Note that cell 600 can be considered a form of pseudo static memory cell, since a type of “refresh” occurs within the cell itself. In essence, this is an NDR based refresh that is more efficient since it is done on a cell by cell basis. Also, the NDR based refresh is designed to be switched off and not take place when memory cell 600 is storing a low voltage potential at storage node 650. Moreover, as is apparent from the present teachings, the “refresh” of the present invention does not require a separate cycle. The typical refresh cycle is a dedicated time interval that can interfere with desired read/write operations, and thus the lack of the same in embodiments of the invention increases the transfer bandwidth of a memory device.
For example, if a read/write operation is performed while pulsed gate bias signal VBIAS is at a logic LOW level, NDR FET 610 will be off and will have no effect on the read/write operation. Furthermore, even if the read/write operation happens to coincide with a logic HIGH pulse of pulsed gate bias signal VBIAS, the NDR behavior of NDR FET 610 will still ensure that the read/write operation is performed successfully.
Alternatively, if a logic HIGH voltage is originally stored on capacitor 615 and a logic LOW value is subsequently written into memory cell 600, NDR FET 610 could potentially be turned on during that logic LOW write operation (i.e., if some charge leakage has occurred from capacitor 615 and pulsed gate bias signal VBIAS is in a logic HIGH state when access transistor 620 is turned on). However, as soon as access transistor 620 couples the logic LOW voltage on bit line 630 to storage node 650 (and hence, to the source of NDR FET 610), the drain-to-source voltage of NDR FET 610 is increased above the NDR threshold voltage (shown in
On the other hand, if a logic LOW voltage is originally stored on capacitor 615 and a logic HIGH value is subsequently written into memory cell 600, NDR FET 610 could actually be turned on during the write operation. Specifically, as capacitor 615 is being charged during the write operation, the source voltage for NDR FET 610 is increasing (and the drain-to-source voltage VDS of NDR FET 610 is decreasing). If pulsed gate bias signal VBIAS is pulsed HIGH once the drain-to-source voltage VDS drops below NDR threshold voltage VNDR, NDR FET 610 will turn on and begin conducting a relatively large current. Therefore, NDR FET 610 can actually improve the write speed in certain situations for memory cell 600.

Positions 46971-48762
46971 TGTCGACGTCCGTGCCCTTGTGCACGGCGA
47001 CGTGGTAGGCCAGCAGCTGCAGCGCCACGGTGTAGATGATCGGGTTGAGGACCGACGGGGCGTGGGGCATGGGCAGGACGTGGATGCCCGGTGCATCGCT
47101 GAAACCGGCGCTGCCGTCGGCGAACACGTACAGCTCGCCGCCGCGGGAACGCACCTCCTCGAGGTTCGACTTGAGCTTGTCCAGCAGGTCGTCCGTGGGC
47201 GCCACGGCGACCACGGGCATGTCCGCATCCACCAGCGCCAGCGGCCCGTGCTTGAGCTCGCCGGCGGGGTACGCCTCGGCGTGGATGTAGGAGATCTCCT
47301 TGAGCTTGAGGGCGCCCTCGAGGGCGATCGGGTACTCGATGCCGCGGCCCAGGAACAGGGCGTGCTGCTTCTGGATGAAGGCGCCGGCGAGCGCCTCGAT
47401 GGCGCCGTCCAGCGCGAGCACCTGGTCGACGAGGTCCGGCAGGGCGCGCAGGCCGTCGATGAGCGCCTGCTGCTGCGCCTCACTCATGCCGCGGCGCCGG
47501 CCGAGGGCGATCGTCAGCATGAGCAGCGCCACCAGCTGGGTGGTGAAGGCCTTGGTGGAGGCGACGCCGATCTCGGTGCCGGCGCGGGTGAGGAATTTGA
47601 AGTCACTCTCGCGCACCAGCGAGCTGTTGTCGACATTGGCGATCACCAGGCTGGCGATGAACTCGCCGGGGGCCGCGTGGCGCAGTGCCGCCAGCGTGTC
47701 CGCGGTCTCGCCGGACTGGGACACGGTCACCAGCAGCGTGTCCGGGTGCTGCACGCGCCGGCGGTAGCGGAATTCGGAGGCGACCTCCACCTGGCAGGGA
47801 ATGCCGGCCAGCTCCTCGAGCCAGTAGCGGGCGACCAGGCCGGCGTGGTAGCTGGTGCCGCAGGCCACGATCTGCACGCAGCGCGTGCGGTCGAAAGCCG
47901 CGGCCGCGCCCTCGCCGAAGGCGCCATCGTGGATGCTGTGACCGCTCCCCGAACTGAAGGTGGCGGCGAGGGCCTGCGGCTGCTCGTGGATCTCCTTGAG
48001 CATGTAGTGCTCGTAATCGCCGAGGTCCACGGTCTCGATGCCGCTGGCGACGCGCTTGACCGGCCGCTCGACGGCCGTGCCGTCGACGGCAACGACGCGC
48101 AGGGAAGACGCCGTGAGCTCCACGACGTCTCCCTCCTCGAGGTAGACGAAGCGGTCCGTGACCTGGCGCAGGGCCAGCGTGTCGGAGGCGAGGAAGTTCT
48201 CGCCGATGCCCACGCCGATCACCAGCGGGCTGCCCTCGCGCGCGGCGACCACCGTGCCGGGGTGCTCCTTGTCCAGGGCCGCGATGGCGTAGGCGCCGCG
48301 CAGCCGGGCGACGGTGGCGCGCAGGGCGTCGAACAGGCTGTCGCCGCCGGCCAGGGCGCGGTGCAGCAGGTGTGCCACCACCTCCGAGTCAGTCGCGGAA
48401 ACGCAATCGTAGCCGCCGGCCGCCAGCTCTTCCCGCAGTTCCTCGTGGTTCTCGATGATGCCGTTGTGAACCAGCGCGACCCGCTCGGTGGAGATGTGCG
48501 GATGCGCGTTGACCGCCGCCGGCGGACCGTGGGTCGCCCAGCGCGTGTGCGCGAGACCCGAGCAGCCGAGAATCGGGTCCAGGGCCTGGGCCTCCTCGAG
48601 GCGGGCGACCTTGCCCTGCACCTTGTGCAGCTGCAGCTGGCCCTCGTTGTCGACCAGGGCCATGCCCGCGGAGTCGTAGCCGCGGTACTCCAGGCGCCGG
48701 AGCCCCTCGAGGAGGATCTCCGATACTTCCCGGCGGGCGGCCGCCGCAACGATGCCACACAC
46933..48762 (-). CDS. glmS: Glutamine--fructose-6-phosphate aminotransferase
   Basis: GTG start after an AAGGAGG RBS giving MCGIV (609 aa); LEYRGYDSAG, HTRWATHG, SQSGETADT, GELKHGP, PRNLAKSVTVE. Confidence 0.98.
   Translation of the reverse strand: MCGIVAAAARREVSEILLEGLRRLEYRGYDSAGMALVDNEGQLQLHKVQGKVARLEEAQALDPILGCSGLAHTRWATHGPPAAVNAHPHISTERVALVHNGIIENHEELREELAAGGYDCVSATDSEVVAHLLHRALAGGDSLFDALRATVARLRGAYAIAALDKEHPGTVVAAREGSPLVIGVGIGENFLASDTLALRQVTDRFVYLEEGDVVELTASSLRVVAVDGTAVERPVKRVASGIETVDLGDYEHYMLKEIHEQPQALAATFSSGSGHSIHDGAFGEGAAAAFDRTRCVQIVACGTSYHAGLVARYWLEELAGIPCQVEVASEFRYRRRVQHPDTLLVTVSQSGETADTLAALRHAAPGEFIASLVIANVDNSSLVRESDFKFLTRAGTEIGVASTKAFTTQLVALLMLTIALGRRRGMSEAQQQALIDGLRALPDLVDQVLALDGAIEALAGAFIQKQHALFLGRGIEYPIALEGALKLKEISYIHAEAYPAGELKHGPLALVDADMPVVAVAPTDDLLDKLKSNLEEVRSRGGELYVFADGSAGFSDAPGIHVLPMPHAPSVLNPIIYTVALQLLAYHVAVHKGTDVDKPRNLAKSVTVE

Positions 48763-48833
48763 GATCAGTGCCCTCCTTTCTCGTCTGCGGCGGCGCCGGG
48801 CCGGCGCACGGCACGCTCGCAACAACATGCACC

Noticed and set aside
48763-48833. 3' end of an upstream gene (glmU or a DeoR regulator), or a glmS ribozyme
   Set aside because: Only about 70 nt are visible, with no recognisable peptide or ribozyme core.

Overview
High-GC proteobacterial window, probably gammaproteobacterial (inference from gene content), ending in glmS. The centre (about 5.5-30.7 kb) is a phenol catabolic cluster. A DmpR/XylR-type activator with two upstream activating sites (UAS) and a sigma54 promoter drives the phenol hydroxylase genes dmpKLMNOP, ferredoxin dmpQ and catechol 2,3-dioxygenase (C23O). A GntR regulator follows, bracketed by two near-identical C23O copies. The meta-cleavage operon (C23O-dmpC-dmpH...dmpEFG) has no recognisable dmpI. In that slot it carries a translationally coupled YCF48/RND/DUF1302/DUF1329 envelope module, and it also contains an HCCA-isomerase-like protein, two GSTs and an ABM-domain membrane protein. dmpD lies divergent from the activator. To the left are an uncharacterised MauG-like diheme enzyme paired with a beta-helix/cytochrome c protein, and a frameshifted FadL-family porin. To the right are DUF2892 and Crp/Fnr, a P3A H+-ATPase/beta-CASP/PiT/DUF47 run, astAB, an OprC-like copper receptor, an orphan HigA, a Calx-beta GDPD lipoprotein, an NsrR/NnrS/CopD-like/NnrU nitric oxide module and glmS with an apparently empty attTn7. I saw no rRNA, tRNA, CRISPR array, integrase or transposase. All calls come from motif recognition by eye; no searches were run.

Thus, because the operation of NDR FET 610 does not (negatively) affect the overall operation of memory cell 600, NDR FET 610 beneficially eliminates the need for the complex refresh circuitry and logic required by conventional DRAM memories. For example,
The drain of each NDR FET 610 in each memory cell 600 is connected to supply voltage VDD, while the gate of each NDR FET 610 is connected to a bias line 611. In lieu of the complex refresh circuitry present in conventional DRAM arrays, memory array 601 includes a simple bias pulse generation logic (circuit) 695 that provides pulsed gate bias signal VBIAS (as described with respect to
Note that the particular arrangement and orientation of memory cells 600 within memory array 601 is merely exemplary, and that a memory array in accordance with the invention can include any number of memory cells 600 in any arrangement. For example, in one embodiment, adjacent columns of memory cells 600 can be mirror images of one another, thereby allowing the source terminals of the NDR FETs 610 in each of the memory cells 600 to be tied to a common supply voltage line. In another embodiment, bias pulse generation logic 695, which is depicted as providing common signals to each row of memory cells 600 (i.e., via horizontal bias lines 611-1, 611-2, and 611-3), can provide common signals to each column of memory cells 600 (e.g., via vertical bias lines), or to any other desired grouping breakdown for memory array 601.
Thus, while each memory cell 600 includes more active components (one more) than a conventional DRAM cell, memory cells 600 obviate the need for conventional refresh circuitry in memory array 601. In some applications, of course, it may be desirable to mix and match the memory cells of the present invention with conventional DRAM cells that do utilize a standard refresh operation.
During write operations, a pulse width (in units of time) of a word line voltage pulse should be wide enough to allow a capacitor 615 to be charged fully to the logic HIGH level, or discharged fully to the logic LOW level, and to allow NDR FET 610 to switch from NDR mode to non-NDR mode or vice versa. Accordingly the word line pulse width will vary of course from circuit to circuit and can be determined in accordance with well-known techniques.
To read data from a given memory cell 600, the appropriate bit line 630 can be precharged to a logic HIGH level, and then connected to the input of one of sense amplifiers 693 by column selection logic 692. The appropriate word line 640 is then pulsed to a logic HIGH level. If the data being stored is a logic HIGH value, then capacitor 615 will not pull down the voltage on BIT line 630 through access transistor 620. If the data being stored is a logic LOW value, then capacitor 615 will pull down the voltage on BIT line 630 through access transistor 620.
Sense amplifiers 693 can exhibit any conventional design/configuration that quickly detects (within nanoseconds) whether or not the voltage(s) on bit line(s) 630 is being pulled down, and then amplify the data signal(s) appropriately (e.g. outputs a voltage Vss if it detects that the bit line voltage is dropping, or else maintains a high output voltage for that bit line).